Gov. Spencer Cox said this week that the state “likely” would sue the federal government if President Joe Biden enlarges two national monuments in Utah — which he vowed to do as a candidate — absent approval from Congress.
He remains optimistic the state’s negotiations with the Biden administration will result in a lasting solution to Utah’s monument controversies, the governor told reporters this week in response to questions about the ongoing process for restoring Bears Ears and Grand Staircase national monuments, which were reduced by 2 million acres by then-President Donald Trump.
But Cox emphasized he stands ready to go to court to reverse any unilateral action Biden might take regarding monument boundaries. He cited a recent statement from the U.S. Supreme Court suggesting past presidents have gone overboard in their use of the Antiquities Act, the 1906 law that empowers the chief executive to designate monuments on public land.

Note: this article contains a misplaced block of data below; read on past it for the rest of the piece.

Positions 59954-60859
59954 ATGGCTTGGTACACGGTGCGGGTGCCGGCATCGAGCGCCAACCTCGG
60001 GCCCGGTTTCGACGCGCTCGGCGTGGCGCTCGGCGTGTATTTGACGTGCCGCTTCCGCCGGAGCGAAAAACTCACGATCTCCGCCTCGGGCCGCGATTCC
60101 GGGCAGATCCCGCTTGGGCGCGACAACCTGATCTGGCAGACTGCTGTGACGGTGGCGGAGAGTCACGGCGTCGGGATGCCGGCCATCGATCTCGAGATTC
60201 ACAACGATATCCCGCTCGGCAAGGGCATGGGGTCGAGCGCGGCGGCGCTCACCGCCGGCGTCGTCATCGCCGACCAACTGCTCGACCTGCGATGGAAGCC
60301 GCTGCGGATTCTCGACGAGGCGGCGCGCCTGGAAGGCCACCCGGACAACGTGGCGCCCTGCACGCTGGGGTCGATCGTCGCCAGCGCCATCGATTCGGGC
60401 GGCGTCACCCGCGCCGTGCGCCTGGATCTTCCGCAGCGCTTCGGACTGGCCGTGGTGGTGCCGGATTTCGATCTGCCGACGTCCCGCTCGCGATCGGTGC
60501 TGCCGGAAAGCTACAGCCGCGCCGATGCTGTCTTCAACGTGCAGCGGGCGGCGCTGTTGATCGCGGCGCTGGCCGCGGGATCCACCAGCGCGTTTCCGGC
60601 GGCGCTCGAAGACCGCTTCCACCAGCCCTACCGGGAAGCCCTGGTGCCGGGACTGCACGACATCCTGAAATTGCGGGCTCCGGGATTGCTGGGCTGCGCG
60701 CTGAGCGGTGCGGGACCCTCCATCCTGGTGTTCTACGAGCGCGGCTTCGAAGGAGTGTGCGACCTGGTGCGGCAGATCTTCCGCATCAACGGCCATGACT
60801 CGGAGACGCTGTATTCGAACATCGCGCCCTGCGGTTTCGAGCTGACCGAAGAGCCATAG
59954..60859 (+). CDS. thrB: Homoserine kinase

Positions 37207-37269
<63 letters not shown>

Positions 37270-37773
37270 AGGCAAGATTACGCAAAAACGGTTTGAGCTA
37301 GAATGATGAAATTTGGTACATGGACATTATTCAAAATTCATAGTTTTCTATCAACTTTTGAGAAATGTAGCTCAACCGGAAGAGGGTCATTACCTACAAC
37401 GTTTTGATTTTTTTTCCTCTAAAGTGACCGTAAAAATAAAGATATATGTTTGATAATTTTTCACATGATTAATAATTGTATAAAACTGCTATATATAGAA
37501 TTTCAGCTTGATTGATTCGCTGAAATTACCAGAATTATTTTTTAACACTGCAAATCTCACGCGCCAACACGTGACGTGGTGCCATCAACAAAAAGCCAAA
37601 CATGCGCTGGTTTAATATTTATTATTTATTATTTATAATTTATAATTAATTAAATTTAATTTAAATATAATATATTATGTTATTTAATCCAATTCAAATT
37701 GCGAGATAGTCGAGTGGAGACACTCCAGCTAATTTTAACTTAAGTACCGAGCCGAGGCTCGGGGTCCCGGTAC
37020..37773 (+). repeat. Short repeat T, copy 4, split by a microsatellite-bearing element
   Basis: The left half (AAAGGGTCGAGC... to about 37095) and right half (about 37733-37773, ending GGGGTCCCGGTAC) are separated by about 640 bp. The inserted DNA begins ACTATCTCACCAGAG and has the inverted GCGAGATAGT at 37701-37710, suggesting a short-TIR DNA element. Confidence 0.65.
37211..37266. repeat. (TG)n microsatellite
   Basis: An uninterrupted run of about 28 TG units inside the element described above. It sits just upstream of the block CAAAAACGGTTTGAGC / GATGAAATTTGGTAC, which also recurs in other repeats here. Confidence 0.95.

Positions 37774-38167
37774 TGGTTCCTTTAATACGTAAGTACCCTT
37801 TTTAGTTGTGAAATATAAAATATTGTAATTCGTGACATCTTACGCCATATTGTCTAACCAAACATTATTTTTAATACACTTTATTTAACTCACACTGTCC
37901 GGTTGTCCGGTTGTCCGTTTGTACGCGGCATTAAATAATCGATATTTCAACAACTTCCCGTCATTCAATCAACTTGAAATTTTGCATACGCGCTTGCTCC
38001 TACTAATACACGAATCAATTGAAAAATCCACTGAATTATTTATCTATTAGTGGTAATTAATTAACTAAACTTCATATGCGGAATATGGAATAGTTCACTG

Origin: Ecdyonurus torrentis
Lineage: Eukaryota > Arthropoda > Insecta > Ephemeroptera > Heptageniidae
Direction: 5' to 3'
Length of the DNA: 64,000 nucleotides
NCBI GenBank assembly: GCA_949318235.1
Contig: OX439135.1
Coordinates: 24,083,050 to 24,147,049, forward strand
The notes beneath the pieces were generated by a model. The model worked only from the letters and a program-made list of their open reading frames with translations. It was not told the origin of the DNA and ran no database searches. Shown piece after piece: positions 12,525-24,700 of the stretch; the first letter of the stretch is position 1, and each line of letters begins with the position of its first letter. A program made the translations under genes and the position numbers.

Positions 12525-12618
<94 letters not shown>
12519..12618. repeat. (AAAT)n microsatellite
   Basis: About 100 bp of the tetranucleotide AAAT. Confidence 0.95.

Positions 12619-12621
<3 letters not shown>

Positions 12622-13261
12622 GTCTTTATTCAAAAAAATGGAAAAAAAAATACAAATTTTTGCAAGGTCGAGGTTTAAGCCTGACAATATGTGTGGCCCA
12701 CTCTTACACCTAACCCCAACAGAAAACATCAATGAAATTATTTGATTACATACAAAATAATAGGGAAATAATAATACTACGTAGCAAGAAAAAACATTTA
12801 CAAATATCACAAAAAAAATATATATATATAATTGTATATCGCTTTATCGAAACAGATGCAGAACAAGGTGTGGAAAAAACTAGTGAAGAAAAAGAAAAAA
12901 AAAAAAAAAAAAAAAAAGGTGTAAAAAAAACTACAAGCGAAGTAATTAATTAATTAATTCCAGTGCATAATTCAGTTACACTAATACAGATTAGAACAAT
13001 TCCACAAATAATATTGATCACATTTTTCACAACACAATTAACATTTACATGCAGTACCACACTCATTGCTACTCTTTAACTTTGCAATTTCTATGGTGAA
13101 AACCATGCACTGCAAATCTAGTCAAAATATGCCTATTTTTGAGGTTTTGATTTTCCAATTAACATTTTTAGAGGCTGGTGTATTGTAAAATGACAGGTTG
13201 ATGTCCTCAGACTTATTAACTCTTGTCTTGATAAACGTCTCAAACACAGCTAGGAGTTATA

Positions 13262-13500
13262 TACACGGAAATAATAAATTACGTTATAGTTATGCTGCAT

“I’m not posturing as a way to say to the administration, ‘Hey, if you don’t do this, we’re going to sue you,’” the governor said. “But if I’m being practical and realistic … that’s what’s likely to happen.”
Past court rulings long have affirmed presidents’ unilateral decisions setting aside vast tracts of public land under the Antiquities Act, dating back to Theodore Roosevelt’s 1908 designation of a 818,000-acre monument at a spot called the Grand Canyon. But a recent order written by Chief Justice John Roberts indicates the high court could be open to weigh whether such large monuments were an appropriate use of the act.